Sea Vegetables

Seaweeds, or sea vegetables, have been part of human diets for many thousands of years. There is evidence from burial sites that sea vegetables were eaten in the Stone Age, and they are mentioned in ancient Chinese and Japanese medical texts.

Low in fat, sea vegetables give us a range of minerals, including potassium, iodine, calcium, magnesium, and iron, as well as fibre.

Agar

Agar

A complex carbohydrate obtained from some seaweeds, agar is mainly used as a food thickener. It is available in threads or as a powder. Agar is flavour-free and is often described as the vegetarian gelatine.

Black Moss

Black Moss

A hair-like seaweed with thin, black strands, Chinese black moss needs to be soaked several times before use. It is often cooked with pork for Chinese new Year celebrations.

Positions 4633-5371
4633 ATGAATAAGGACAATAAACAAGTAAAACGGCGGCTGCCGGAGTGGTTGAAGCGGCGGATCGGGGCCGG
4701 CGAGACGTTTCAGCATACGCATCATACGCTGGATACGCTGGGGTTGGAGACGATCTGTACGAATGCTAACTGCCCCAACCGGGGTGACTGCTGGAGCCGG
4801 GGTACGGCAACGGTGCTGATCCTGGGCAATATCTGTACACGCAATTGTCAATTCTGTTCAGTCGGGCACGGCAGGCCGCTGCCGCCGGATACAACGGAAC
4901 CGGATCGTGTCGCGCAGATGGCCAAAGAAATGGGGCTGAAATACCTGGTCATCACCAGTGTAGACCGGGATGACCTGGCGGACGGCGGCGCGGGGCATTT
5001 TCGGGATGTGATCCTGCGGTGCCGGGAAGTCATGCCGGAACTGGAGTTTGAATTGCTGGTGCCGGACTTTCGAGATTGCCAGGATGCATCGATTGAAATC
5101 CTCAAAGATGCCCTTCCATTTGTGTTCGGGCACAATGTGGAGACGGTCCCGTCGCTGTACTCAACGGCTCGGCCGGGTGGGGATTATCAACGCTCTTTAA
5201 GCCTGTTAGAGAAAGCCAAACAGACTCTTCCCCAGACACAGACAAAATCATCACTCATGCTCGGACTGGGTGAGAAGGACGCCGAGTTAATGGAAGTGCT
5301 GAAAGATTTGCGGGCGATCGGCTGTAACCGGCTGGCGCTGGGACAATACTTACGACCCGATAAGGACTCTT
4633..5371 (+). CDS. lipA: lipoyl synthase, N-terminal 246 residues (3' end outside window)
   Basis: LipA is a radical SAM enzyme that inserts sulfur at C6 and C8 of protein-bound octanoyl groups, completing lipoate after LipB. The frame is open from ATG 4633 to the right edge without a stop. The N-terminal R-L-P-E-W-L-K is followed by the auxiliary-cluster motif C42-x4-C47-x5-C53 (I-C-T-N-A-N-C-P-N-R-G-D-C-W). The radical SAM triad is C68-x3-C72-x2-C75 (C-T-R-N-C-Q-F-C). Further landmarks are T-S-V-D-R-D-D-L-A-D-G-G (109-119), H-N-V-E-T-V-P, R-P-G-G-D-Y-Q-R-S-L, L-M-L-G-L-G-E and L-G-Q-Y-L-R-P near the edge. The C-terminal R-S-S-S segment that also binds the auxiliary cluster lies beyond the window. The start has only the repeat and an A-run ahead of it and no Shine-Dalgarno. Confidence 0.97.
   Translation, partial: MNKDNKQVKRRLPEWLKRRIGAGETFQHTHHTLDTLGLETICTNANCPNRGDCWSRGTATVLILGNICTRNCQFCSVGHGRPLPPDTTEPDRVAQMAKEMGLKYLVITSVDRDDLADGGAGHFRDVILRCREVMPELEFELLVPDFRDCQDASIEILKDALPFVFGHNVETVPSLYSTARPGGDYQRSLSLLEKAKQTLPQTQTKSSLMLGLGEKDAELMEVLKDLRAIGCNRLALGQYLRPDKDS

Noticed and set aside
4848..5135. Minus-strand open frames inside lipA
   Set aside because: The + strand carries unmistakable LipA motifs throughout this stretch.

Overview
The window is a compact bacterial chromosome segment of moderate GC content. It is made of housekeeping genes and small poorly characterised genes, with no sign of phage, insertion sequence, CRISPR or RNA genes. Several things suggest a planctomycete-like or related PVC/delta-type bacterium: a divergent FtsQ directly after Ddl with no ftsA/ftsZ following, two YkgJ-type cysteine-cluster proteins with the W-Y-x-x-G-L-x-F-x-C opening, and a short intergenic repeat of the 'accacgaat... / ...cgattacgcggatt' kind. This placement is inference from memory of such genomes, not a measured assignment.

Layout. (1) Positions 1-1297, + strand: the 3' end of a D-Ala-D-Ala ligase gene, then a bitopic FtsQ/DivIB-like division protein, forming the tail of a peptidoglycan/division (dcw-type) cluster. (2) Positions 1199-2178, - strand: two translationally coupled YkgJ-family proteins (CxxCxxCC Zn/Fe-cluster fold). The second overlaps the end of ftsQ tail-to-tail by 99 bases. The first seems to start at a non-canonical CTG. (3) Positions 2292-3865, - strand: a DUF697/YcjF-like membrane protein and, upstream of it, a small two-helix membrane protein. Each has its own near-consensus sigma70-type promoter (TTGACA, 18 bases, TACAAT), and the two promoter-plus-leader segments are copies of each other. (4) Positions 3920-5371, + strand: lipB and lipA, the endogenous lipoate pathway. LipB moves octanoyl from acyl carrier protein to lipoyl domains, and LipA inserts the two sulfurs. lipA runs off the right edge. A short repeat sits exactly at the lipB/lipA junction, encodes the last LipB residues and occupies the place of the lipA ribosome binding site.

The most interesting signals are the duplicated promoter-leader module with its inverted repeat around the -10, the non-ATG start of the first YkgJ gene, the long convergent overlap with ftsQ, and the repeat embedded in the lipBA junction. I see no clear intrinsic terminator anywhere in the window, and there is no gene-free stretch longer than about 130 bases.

Dulse

Dulse

The flat, smooth leaves of dulse have a red pigmentation. Fresh dulse can be used like spinach as a vegetable, or dried and toasted over a low flame and eaten as crisps.

Irish Moss

Irish Moss

Reddish-purple to reddish-green in colour, raw Irish moss is an excellent source of iron. It is used in the food industry as a source of gelatinous carrageenans which set foods.

Kombu

Kombu

Exceptionally rich in calcium, kombu is a wide, ribbon-like sea plant. Good for making stocks, kombu contains glutamic acid, which tenderizes legumes and enhances flavour.

Nori

Nori

Particularly rich in iron and potassium, nori ranges from bright-green to purple in colour. The high iodine content helps to maintain good hearing.

Wakame

Wakame

A deep-green, curly leaved seaweed, wakame is regarded by the Japanese as good for the complexion. The hard central spine of wakame needs to be removed after softening in cold water, because it does not soften on cooking.